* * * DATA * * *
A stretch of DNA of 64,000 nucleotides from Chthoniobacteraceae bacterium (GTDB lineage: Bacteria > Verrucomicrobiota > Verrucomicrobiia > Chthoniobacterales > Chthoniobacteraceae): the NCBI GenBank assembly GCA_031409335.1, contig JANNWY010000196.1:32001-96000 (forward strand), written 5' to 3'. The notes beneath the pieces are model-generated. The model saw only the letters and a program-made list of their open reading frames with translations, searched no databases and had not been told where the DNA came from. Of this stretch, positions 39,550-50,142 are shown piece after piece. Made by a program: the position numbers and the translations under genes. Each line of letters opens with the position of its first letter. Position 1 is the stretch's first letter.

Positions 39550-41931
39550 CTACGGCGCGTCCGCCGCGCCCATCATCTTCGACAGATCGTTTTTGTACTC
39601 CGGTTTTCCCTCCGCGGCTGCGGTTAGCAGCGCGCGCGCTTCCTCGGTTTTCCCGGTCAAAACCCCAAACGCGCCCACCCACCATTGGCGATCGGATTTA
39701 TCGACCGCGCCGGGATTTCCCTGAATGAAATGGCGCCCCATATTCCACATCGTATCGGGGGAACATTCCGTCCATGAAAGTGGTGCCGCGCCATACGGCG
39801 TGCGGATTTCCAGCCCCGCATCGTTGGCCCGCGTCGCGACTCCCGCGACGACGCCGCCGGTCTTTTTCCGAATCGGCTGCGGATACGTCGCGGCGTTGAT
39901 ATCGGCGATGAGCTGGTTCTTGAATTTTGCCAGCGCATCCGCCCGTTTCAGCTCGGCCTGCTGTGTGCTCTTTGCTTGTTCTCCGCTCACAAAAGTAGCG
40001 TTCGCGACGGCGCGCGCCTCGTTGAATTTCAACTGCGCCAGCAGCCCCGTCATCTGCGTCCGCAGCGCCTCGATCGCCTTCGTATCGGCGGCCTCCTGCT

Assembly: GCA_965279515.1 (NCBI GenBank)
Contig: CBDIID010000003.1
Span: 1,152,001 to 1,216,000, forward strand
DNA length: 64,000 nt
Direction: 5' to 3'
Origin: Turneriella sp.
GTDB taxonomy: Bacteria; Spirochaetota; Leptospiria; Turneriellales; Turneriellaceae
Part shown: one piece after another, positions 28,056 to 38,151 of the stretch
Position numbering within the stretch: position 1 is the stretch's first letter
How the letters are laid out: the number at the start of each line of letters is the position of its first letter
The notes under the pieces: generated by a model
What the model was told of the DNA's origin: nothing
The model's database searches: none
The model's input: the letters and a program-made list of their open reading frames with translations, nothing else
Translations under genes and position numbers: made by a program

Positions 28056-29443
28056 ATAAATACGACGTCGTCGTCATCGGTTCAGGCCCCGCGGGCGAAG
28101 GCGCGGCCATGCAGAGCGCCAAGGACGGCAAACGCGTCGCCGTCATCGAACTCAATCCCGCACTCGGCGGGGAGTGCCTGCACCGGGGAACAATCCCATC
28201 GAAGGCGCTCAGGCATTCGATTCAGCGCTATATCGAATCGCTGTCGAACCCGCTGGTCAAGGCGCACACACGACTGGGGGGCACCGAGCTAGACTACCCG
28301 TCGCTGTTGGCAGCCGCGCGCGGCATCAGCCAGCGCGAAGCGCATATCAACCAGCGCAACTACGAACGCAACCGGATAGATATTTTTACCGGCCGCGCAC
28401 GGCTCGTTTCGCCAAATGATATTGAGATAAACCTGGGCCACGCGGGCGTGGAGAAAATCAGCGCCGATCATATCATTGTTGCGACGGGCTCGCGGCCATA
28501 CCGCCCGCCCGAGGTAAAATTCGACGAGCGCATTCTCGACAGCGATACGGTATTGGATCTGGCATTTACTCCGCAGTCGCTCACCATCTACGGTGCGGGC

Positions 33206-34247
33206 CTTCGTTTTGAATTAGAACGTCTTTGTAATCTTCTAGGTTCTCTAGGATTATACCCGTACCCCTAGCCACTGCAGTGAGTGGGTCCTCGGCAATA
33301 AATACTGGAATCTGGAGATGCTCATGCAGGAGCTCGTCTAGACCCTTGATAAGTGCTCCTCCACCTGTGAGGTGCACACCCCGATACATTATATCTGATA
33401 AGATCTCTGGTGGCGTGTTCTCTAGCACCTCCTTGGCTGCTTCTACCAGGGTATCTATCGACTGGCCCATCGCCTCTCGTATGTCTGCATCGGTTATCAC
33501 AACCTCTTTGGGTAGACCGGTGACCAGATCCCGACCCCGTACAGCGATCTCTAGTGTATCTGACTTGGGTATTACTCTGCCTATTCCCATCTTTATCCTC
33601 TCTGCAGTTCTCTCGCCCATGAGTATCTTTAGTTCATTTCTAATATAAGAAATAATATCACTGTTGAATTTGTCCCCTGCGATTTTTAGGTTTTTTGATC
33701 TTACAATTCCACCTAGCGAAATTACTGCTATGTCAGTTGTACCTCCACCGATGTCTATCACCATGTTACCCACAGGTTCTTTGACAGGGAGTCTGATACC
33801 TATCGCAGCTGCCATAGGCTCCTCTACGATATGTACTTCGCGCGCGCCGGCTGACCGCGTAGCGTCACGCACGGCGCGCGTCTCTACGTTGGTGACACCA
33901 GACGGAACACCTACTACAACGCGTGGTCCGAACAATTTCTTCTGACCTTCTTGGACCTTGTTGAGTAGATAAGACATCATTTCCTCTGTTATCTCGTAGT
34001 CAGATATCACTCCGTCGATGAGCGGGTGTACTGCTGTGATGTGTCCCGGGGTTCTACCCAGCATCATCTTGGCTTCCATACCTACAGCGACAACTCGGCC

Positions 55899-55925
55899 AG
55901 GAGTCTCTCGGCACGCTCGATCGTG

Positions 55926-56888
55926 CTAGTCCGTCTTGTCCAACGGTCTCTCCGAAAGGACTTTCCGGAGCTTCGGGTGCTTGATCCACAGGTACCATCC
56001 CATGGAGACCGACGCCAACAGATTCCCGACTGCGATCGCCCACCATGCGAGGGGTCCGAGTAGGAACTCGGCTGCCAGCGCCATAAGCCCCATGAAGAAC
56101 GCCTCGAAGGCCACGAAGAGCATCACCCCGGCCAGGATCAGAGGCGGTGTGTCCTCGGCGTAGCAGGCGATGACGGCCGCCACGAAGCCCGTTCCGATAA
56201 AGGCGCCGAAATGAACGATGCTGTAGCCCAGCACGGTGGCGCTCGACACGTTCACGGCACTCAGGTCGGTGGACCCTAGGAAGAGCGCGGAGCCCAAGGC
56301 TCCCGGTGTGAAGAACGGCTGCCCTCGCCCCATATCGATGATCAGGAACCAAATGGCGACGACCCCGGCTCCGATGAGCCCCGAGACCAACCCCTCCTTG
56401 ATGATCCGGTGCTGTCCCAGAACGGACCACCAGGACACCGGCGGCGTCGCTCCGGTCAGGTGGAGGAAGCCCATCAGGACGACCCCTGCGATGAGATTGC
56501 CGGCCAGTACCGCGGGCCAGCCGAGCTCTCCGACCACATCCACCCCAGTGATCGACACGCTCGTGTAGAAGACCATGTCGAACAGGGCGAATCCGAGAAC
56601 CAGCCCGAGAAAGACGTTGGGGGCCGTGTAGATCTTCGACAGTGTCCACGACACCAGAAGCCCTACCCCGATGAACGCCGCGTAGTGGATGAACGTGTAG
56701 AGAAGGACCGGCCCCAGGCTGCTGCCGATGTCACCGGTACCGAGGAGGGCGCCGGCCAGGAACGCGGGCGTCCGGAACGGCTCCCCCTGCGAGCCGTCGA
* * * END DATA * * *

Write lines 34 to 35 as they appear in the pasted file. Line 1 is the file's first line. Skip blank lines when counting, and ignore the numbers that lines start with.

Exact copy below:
33401 AGATCTCTGGTGGCGTGTTCTCTAGCACCTCCTTGGCTGCTTCTACCAGGGTATCTATCGACTGGCCCATCGCCTCTCGTATGTCTGCATCGGTTATCAC
33501 AACCTCTTTGGGTAGACCGGTGACCAGATCCCGACCCCGTACAGCGATCTCTAGTGTATCTGACTTGGGTATTACTCTGCCTATTCCCATCTTTATCCTC